With spectrum auctions set to begin early next year, TF’s Geoffrey Manne has a guest article in RedState examining the debate over how and whether to limit the buying and aggregating of lower frequency (in this case 600 MHz) spectrum. He writes:
Defenders say that rigging the auction rules to benefit T-Mobile and Sprint will allow them to build out in rural areas to compete with AT&T’s and Verizon’s broader networks. But this is a red herring. They may get the spectrum, but they won’t use it to extend their coverage in rural areas; they’ll use it to add “depth” to their overloaded urban and suburban networks.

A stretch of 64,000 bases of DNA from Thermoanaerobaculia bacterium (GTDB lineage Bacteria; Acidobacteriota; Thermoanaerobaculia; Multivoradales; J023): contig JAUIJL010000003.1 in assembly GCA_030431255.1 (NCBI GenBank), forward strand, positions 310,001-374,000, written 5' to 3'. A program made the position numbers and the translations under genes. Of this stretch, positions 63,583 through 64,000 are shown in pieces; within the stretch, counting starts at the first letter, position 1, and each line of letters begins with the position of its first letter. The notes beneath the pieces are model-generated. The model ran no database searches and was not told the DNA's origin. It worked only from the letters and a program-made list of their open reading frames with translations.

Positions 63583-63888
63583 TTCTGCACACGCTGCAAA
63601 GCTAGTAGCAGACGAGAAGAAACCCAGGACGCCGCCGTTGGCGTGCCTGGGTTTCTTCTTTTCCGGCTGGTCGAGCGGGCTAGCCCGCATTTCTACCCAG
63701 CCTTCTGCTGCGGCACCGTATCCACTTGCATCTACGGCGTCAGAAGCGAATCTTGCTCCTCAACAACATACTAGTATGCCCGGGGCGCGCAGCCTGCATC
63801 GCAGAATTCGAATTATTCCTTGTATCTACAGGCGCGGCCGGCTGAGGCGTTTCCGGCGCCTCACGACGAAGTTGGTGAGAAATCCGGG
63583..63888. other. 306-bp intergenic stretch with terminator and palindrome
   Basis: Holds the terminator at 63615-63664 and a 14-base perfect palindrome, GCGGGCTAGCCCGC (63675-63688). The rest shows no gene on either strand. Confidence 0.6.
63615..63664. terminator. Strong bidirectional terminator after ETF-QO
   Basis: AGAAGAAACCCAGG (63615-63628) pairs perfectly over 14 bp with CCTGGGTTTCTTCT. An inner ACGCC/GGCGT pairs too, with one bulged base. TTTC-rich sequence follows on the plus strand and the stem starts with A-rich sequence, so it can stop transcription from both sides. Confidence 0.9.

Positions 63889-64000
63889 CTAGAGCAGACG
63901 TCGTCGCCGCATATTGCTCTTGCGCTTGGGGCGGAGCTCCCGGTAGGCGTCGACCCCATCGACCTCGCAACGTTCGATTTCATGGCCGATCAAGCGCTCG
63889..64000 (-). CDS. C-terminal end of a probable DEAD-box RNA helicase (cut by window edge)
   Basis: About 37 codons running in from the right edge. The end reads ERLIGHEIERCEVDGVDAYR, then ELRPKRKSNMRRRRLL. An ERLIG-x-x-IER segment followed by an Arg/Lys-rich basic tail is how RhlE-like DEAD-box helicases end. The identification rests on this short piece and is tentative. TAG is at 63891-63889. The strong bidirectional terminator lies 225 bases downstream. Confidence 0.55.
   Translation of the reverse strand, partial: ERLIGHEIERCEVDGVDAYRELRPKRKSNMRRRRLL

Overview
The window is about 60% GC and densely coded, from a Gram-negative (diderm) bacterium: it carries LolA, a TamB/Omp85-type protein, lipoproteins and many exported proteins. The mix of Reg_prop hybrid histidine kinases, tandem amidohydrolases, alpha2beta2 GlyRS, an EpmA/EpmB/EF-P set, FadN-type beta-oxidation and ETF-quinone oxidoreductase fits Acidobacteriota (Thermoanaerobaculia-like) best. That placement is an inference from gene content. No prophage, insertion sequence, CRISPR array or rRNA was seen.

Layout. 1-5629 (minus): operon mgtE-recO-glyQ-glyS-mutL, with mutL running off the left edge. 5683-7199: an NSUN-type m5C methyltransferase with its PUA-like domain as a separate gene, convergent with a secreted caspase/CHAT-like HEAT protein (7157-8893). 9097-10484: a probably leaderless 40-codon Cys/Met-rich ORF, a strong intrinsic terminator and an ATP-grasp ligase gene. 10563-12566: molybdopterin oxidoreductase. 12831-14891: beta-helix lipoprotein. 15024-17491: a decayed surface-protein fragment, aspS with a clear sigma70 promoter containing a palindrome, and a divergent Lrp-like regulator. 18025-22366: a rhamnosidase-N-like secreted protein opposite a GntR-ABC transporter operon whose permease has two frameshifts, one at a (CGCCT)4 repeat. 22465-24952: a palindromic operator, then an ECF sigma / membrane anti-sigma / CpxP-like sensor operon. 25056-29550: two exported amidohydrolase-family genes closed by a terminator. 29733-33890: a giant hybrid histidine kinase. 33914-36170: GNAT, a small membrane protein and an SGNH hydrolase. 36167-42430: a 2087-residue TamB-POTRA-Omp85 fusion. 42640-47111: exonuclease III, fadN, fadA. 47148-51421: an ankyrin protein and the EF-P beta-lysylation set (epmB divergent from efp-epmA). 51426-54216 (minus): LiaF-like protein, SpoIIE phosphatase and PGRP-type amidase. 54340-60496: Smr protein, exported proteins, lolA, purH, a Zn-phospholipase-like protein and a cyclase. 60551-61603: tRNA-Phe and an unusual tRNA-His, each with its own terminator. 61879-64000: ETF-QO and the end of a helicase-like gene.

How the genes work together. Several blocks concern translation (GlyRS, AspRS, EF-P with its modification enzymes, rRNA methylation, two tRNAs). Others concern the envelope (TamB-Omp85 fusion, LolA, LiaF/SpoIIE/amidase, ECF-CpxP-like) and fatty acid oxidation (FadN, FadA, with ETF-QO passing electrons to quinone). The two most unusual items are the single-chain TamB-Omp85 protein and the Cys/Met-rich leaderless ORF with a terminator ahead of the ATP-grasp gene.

But for AT&T the need for additional spectrum is made more acute by the roaming deal, which requires it to serve its own customers and those of T-Mobile.
This makes clear the reason underlying T‑Mobile’s advocacy for rigging the 600 MHz auction – it is simply so that T‑Mobile can acquire this spectrum on the cheap to use in urban and suburban areas, not so that it can deploy a wide rural network. And the beauty of it is that by hamstringing AT&T’s ability to acquire this spectrum, it becomes more expensive for AT&T to serve T‑Mobile’s own customers!
Two birds, one stone: lower your costs, raise your competitor’s costs.